Family members and persons connected to politically exposed persons are the primary channels of receiving or transferring illicit funds in Nigeria’s private and public sectors.

Politically Exposed Persons are not limited to the financial and capital markets. Every designated non-financial business and professional must perform enhanced due diligence on customers who are PEPs.

Designated non-financial businesses and professions include automotive dealers, hospitality and tourism, casinos, clearing and settlement companies, consultants and consulting companies, jewellery shops, machinery, metals and precious stones, real estate, estate developers, estate agents, brokers, licensed professionals, supermarkets, lotteries, and betting.

Enhanced Due Diligence for a PEP

Financial institutions and designated non-financial businesses and professionals must apply enhanced due diligence on low or high-risk politically exposed persons.

Because PEPs enjoy enhanced due diligence, politically exposed persons are screened during the onboarding process, periodic customer reviews, when there are transactions that warrant a simple due diligence or customer due diligence review, and when notified or tipped off by reliable sources.

Financial institutions and designated businesses and professionals should adopt FATF’s recommended red flags as triggers for screening and monitoring PEPs in Nigeria.

Such red flags include the use of corporate vehicles (legal arrangements) to obscure ownership or involved industries or countries, a PEP’s inquiries about the institution’s AML policy or PEP policy, general reluctance to provide information about the source of wealth or source of funds, data disclosed are inconsistent with other publicly available information, unable or reluctant to explain the reason for doing business, inaccurate or incomplete information, funds repeatedly moved to and from countries to which the PEPs does not seem to have ties and visa denial.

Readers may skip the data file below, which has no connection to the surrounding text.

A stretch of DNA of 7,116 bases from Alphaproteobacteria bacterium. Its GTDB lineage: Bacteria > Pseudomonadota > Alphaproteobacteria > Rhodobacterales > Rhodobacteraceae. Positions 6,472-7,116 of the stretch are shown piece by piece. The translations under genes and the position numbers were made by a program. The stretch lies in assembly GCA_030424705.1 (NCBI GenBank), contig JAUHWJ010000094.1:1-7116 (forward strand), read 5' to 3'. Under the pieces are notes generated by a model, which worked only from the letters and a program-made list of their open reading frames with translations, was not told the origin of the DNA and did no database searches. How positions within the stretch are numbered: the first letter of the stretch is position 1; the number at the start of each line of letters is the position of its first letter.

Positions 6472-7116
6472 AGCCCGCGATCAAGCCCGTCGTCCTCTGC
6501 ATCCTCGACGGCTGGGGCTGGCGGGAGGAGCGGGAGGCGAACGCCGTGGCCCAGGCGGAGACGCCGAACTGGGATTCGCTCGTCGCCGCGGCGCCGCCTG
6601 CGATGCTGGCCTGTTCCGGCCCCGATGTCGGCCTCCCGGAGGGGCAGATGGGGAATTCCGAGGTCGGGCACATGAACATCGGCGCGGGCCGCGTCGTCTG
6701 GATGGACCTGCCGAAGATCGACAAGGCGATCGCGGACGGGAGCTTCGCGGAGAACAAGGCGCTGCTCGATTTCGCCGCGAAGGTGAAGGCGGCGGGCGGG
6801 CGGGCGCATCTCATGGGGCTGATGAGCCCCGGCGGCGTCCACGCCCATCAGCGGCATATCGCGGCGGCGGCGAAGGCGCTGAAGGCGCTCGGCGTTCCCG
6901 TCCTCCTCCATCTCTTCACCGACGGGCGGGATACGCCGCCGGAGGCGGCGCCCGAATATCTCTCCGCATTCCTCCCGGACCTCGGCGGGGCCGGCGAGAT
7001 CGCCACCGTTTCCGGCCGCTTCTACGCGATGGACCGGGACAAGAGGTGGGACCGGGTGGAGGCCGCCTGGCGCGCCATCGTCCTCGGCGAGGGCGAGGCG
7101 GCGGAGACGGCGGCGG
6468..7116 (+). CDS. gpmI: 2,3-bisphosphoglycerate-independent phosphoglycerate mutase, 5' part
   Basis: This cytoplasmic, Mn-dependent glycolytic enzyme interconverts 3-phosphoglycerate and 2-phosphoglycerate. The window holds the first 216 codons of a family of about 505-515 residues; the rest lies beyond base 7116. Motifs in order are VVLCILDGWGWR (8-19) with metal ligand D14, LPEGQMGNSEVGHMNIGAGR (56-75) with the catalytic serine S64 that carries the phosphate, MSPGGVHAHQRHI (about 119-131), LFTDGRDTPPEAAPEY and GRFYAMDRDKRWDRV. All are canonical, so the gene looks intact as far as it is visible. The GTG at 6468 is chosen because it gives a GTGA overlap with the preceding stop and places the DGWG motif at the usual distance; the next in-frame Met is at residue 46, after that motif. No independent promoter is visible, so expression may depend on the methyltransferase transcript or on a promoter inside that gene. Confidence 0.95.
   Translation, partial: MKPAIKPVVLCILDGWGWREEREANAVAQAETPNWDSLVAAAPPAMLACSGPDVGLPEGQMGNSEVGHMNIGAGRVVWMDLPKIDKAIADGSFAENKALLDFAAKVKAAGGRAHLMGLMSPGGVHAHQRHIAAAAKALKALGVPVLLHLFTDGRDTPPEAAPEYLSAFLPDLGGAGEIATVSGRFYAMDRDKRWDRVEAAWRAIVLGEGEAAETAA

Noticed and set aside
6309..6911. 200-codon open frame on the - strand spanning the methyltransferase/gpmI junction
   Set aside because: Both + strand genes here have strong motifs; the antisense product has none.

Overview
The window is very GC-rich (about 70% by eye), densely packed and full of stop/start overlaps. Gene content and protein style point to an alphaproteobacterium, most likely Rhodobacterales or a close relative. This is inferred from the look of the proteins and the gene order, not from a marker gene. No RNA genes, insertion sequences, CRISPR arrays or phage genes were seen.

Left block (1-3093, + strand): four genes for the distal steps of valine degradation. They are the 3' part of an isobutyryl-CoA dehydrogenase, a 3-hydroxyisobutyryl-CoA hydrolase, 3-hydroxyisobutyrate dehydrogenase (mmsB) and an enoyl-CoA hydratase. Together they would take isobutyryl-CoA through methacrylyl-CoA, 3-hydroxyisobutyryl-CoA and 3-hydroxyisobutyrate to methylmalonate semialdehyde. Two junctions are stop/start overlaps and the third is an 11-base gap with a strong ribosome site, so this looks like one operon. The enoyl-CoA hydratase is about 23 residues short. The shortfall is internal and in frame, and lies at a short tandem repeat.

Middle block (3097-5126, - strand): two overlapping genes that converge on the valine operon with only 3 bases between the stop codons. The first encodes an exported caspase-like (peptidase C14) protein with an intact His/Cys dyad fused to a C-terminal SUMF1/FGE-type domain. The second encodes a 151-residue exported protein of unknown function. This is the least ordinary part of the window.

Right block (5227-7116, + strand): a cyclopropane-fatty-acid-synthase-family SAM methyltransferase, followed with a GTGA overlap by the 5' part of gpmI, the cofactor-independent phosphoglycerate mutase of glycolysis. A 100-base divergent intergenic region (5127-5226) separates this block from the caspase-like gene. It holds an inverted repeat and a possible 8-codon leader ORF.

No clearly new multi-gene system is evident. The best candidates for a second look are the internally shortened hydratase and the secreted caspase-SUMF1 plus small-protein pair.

A CBN-supervised entity must apply the Customer Due Diligence Regulations 2023, and the enhanced due diligence regime under the Guidance Notes on Politically Exposed Persons 2022.

Enhanced due diligence must be administered on PEPs, connected persons, family members, and beneficial owners, such as individuals, shareholders, and directors.

For a PEP, no data is trivial. Source of funds, contents on the internet, personal disclosures, review of internal customer databases, public searches that should include Embassies and account monitoring for suspicious or fraudulent transactions are relevant.

Paying ransom to kidnappers is an offence under the Terrorism Act 2022, and monitoring of PEPs, and connected persons’ account may assist law enforcement’s efforts to fight crime in Nigeria.

Conclusion

Although the United Kingdom domestic PEPs enjoy low-risk enhanced due diligence at home, foreign or International PEPs are categorized as low-risk in Nigeria.

While Nigeria’s domestic PEPs are high-risk and require enhanced due diligence. Nigerian PEPs doing business abroad or in Nigeria undergo high-risk enhanced due diligence.

Being a PEP is a stricture because Banking financial institutions, capital market operators, and designated non-financial businesses and professionals must confirm information about PEPs’ relationship with other financial institutions, data on board members and beneficiaries, definite source of funds, and purpose of the transactions.

Yet, lifting Nigeria from FAFT’s table of countries that have strategic AML/CFT/CPF regime deficiencies, depends on bridging the AML/CFT/CPF knowledge gap, financial institutions, designated businesses and professionals, and regulators.

Enwe is a partner, in fintech, education, and retail at SRJ Legal